Grieving the loss of a loved one is incredibly painful, like adding salt to an open wound. When my client unexpectedly lost her beloved friend, she returned to square one of the Change Cycle, and grief set up residence in her heart. As humans, we signed up for loss and its companions grief and pain. The more boldly and lavishly we love, the sharper the blade cuts when loved ones are excised from our lives.
Pain is inevitable.
Suffering is optional.
The Buddha taught this concept with the metaphor of the two arrows. Stephen Hayes, of ACT therapy, teaches this concept with the metaphor clean pain vs. dirty pain. Both metaphors share the same underlying principle: life will give us pain, how we choose to interpret pain is optional.
The first arrow is the pain that arises in life. Or as Hayes says, it’s the clean pain that comes when we lose someone we love, lose a job, get rejected, or our body breaks down in ill health. Life is painful. Salt will touch our wounds. Guaranteed.
The second arrow is a wound against ourselves. It is the arrow we shoot into the wound left by the first arrow. It is the dirty pain that we layer on top of the clean pain. The second arrow takes the form of self-aversion, self-doubt, self-loathing or self-hatred when we listen to and entertain our false-self illusions. In my client’s situation, her second arrow pain was a belief that she had failed her friend. The sudden loss was her fault, she believed, and her mind worked overtime to problem solve a different ending.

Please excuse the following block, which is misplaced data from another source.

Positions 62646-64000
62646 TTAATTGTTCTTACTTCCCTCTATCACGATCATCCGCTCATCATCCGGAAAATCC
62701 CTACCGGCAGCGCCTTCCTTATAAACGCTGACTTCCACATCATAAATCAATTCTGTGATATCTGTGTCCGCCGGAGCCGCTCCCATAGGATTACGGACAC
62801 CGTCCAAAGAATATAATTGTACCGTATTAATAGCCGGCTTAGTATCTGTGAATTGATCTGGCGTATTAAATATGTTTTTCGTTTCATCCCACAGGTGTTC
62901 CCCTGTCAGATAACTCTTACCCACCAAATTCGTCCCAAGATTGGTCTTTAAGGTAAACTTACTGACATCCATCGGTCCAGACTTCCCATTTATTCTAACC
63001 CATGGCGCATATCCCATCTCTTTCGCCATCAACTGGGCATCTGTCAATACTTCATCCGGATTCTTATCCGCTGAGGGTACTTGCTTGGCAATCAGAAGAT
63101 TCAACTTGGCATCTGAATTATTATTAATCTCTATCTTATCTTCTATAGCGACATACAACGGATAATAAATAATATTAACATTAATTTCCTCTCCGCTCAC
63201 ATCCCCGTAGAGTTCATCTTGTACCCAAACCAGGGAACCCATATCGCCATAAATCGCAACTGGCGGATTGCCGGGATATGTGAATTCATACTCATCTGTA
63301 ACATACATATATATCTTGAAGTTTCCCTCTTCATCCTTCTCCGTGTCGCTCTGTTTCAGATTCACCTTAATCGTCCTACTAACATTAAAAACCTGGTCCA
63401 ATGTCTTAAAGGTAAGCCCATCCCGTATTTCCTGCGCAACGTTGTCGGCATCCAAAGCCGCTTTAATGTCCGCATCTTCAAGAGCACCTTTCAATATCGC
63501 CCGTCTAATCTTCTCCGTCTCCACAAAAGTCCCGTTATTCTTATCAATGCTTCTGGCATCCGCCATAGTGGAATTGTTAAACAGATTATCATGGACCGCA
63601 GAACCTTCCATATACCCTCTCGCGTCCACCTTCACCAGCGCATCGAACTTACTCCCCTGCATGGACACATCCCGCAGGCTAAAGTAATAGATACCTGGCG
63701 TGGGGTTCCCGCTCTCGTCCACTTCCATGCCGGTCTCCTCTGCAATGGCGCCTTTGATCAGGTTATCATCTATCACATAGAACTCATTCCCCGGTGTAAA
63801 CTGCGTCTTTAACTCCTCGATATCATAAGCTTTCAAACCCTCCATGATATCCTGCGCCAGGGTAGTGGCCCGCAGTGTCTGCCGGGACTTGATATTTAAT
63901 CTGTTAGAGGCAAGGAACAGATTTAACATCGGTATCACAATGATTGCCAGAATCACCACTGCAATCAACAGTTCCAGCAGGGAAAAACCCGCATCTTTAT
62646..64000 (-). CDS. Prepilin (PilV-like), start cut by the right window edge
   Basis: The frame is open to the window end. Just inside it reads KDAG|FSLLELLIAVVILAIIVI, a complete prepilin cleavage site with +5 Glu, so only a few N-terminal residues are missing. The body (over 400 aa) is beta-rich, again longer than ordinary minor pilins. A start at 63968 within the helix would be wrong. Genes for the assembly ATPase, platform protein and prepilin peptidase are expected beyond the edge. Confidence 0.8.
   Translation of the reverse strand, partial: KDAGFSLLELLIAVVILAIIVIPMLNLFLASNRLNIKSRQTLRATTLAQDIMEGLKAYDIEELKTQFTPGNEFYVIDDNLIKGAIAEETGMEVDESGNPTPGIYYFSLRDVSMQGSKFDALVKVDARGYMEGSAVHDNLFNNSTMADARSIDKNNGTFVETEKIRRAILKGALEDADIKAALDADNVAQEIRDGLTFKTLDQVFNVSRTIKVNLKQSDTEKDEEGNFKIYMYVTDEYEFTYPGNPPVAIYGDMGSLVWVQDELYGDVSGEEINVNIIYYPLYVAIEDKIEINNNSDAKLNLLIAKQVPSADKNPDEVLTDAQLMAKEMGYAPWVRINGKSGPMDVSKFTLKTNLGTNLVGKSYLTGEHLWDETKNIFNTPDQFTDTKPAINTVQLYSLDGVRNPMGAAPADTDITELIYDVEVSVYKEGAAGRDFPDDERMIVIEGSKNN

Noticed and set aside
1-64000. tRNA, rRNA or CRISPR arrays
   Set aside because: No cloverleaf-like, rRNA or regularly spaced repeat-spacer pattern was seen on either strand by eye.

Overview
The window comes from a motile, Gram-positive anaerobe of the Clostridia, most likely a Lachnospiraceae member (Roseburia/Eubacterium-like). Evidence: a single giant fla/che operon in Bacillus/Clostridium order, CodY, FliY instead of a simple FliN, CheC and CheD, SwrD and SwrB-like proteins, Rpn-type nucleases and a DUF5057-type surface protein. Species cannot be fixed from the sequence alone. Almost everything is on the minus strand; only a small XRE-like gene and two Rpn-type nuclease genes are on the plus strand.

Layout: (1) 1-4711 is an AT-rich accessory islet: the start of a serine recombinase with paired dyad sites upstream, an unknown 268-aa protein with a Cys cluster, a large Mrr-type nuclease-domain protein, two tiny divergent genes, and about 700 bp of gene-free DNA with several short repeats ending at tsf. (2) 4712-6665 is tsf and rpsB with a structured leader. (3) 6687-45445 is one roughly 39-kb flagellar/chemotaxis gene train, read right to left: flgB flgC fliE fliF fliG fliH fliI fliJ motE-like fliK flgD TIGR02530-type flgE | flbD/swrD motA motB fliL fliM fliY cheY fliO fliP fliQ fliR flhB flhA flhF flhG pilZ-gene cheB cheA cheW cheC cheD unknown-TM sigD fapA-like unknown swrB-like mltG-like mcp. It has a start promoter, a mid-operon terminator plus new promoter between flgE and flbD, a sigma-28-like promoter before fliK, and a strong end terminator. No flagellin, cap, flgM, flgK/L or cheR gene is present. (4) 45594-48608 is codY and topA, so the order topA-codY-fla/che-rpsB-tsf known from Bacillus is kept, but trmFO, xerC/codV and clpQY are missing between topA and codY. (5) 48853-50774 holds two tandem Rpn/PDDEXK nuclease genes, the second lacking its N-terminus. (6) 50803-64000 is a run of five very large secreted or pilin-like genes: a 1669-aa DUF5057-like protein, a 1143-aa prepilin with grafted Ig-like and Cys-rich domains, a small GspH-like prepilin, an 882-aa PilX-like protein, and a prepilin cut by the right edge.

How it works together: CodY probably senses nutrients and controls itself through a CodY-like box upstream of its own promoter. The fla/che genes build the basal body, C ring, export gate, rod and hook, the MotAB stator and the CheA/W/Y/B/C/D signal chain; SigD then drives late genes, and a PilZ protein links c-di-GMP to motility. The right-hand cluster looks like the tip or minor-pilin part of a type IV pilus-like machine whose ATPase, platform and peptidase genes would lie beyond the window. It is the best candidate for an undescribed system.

Life shoots the first arrow; we shoot the second arrow, and by so doing add its pain to the wound that is already present. This is the difference between pain and self-blame.
When we stay present to the first arrow, we allow the natural, temporary, episodic rhythm of painful emotions. We feel an intense and overwhelming primal pain that feels like our heart is breaking in two. We surrender without fear or judgment and allow the sensations to evolve and transform. We allow the contraction until our body is ready to expand. This continual contraction and expansion is grief in motion aligned to nature’s healing rhythm.
Healing is love turned inward.
Healing is a natural, unfolding of grief.
This unfoldment is meaningful, purposeful, and complex beyond all imagining.
Healing from grief doesn’t happen on our timeline. It happens in a way that is so perfectly orchestrated that when we look back we only feel profound gratitude, reverence, and deep appreciation. I call this divine timing.
Divine timing happens for us, not to us. When we feel heart-wrenching pain, we can surrender and trust that this contraction is a temporary, benevolent bird attempting to take flight, and that the pain will end when it’s time to shift to the next phase of life.
We will fly again. We will soar.
Allowing our natural contraction and expansion is a practice of building equanimity – space to sit with our emotions. The Buddhist’s teaching for this inner space is a metaphor on salt. When we place a tablespoon of salt in a glass and drink it, our tongue is greeted with a bitter taste. When we take a tablespoon of salt and place it in a lake, our tongue does not detect it.
Salt is pain. The amount of pain did not change, the container the pain was placed in changed. The more we open to discomfort, the less impact it will have on us.